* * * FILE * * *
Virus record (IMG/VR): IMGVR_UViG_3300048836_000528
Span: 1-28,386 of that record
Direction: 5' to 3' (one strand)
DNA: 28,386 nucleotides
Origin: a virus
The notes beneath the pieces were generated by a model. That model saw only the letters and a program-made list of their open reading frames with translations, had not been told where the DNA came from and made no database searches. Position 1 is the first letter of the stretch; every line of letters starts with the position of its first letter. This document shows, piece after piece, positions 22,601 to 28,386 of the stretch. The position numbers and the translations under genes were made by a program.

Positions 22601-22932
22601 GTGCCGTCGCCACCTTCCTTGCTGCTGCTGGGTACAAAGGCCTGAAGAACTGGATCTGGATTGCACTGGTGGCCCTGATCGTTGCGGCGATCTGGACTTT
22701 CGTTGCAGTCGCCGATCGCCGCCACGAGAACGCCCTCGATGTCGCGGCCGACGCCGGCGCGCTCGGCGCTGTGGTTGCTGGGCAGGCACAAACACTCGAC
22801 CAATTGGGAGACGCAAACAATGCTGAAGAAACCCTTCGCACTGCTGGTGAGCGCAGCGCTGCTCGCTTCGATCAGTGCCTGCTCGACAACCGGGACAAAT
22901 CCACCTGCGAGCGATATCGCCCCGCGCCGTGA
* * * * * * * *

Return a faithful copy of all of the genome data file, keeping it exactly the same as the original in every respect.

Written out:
Virus record (IMG/VR): IMGVR_UViG_3300048836_000528
Span: 1-28,386 of that record
Direction: 5' to 3' (one strand)
DNA: 28,386 nucleotides
Origin: a virus
The notes beneath the pieces were generated by a model. That model saw only the letters and a program-made list of their open reading frames with translations, had not been told where the DNA came from and made no database searches. Position 1 is the first letter of the stretch; every line of letters starts with the position of its first letter. This document shows, piece after piece, positions 22,601 to 28,386 of the stretch. The position numbers and the translations under genes were made by a program.

Positions 22601-22932
22601 GTGCCGTCGCCACCTTCCTTGCTGCTGCTGGGTACAAAGGCCTGAAGAACTGGATCTGGATTGCACTGGTGGCCCTGATCGTTGCGGCGATCTGGACTTT
22701 CGTTGCAGTCGCCGATCGCCGCCACGAGAACGCCCTCGATGTCGCGGCCGACGCCGGCGCGCTCGGCGCTGTGGTTGCTGGGCAGGCACAAACACTCGAC
22801 CAATTGGGAGACGCAAACAATGCTGAAGAAACCCTTCGCACTGCTGGTGAGCGCAGCGCTGCTCGCTTCGATCAGTGCCTGCTCGACAACCGGGACAAAT
22901 CCACCTGCGAGCGATATCGCCCCGCGCCGTGA